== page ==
University’s first vice provost of access and success appointed

Alonso Montano/Staff Writer

Vice President of Human Resources Jaffus Hardrick was recently appointed the University’s first vice provost for The Office of Student Access and Success—a position with a job responsibility that reads “enhancing access to FIU for students in our community who are not receiving optimal preparation towards a college career.”

This piggybacks on the University’s service to high numbers of Hispanic and economically disadvantaged students.

“This appointment recognizes Dr. Hardrick’s commendable efforts in support of our minority student population,” wrote Provost and Executive Vice President Douglas Wartzok in a memorandum to the University.

The University currently ranks first in the nation in awarding bachelor’s and master’s degrees to Hispanic students.

It also serves a large percentage of economically disadvantaged students. Almost 50 percent of all undergraduate students receive financial aid, and nearly 60 percent of those financial aid recipients come from families with annual household incomes under $30,000.

Hardrick assumes the duties as vice provost for Access and Success in addition to his service as vice president of the Department of Human Resources. He said it came with a slight raise. His previous salary was $193,553, according to

He will now run the Golden Scholars program, a  summer bridge program designed to help students coming out of high school make the transition to college, and is responsible for implementing recommendations of the Task Force on Recruiting and Graduating Students of African Descent.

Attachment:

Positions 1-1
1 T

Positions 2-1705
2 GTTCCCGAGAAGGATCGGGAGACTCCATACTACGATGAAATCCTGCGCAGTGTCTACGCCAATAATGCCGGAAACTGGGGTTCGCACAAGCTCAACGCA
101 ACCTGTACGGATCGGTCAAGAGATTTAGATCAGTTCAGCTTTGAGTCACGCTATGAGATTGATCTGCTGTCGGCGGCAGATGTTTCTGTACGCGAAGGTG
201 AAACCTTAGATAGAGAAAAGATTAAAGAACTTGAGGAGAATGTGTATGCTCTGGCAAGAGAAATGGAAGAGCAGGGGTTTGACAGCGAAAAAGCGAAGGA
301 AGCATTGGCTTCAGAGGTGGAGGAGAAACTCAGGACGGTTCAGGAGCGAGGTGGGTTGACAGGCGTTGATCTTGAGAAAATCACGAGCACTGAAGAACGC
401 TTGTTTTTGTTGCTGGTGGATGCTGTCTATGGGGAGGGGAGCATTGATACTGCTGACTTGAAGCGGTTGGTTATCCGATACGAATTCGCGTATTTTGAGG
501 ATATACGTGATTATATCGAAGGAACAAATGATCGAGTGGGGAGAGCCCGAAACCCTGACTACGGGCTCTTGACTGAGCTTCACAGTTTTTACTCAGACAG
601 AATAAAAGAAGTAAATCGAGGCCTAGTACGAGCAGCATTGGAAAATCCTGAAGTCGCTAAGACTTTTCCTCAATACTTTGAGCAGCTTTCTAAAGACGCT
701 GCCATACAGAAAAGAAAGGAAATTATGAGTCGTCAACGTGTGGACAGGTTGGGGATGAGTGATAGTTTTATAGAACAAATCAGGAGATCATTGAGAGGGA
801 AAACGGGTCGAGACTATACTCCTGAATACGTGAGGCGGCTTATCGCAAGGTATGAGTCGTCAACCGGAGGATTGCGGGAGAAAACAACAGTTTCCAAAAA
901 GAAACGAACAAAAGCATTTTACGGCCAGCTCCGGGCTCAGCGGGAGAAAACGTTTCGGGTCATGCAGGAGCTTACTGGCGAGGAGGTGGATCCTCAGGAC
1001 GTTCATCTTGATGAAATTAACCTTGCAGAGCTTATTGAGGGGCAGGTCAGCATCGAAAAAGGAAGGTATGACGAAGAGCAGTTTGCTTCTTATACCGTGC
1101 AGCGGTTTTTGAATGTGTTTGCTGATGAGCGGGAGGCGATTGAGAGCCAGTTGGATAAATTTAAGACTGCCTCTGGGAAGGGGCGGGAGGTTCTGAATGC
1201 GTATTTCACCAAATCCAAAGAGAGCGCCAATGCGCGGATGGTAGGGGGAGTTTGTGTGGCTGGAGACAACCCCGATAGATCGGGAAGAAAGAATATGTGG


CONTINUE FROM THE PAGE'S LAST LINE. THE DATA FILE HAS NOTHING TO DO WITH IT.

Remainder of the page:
Recommendations include: (1) creating mentoring programs, (2) encouraging participation in service learning initiatives and (3) creating an intensive advisement strategy that involves mentoring high-risk students.

“I’m excited for this because it gives me an opportunity to do something that I’m passionate about, which is serving our students,” said Hardrick.

The University stated in its 2012 Work Plan that it is committed to increasing the number of baccalaureate degrees awarded to black students while maintaining the percentage of total bachelor’s awarded to this group.

Hardrick said this is part of his ultimate goals: to promote academic success and  help students graduate in a timely manner.

He plans to accomplish these goals with the support of local organizations and community partners.

“We are reaching out and collaborating with the various school districts and local community organizations that really focus on student recruitment and having those entities  partner with us in getting students in school,” Hardrick said. “We’re also working with our community partners to help support a lot of the programs and initiatives that we have related to student access and success.”

This is not only a University mission, but also part of a national agenda by President Barack Obama to increase the number of minority and low-income students enrolled in institutions of higher education.

“We have an epidemic in the country with these particular groups not going to college,” Hardrick said. “A lot of Latino males, black males, low-income students and first-generation college students are, for whatever reason, not enrolling in college or matriculating from college in a timely manner.”

“You may have someone who will get in college but barriers that prevent them from being successful certainly come into play,” Hardrick said.  “We want to be able to help eliminate some of those barriers so students can focus on their academics.”

Hardrick will work with all academic departments and the Student Government Association to alleviate any barriers.

He will also collaborate with the Science Technology Engineering and Math Transformation Institute and the Training and International Research unit in the Division of Research, which includes the Research Initiative for Scientific Enhancement, Minority Access to Research Careers Undergraduate Student Training in Academic Research and Bridge to the doctorate programs.

“It’s a way to help ensure that the university is tapping into underrepresented student groups who need that extra encouragement,” Hardrick said.

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